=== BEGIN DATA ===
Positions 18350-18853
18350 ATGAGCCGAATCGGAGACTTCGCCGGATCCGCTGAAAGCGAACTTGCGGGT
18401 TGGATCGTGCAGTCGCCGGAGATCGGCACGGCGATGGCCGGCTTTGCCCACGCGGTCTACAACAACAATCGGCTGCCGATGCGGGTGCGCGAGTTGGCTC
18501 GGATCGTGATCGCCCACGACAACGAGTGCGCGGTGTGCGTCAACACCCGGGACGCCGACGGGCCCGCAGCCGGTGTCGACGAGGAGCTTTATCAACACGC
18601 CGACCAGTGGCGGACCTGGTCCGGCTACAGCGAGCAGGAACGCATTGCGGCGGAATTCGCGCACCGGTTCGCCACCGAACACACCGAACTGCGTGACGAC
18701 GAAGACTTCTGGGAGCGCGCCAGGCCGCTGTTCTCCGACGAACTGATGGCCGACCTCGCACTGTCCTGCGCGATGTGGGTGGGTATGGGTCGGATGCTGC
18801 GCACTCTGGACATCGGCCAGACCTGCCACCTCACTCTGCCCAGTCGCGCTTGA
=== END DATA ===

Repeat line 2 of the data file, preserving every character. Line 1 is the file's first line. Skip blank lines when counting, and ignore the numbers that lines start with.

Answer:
18350 ATGAGCCGAATCGGAGACTTCGCCGGATCCGCTGAAAGCGAACTTGCGGGT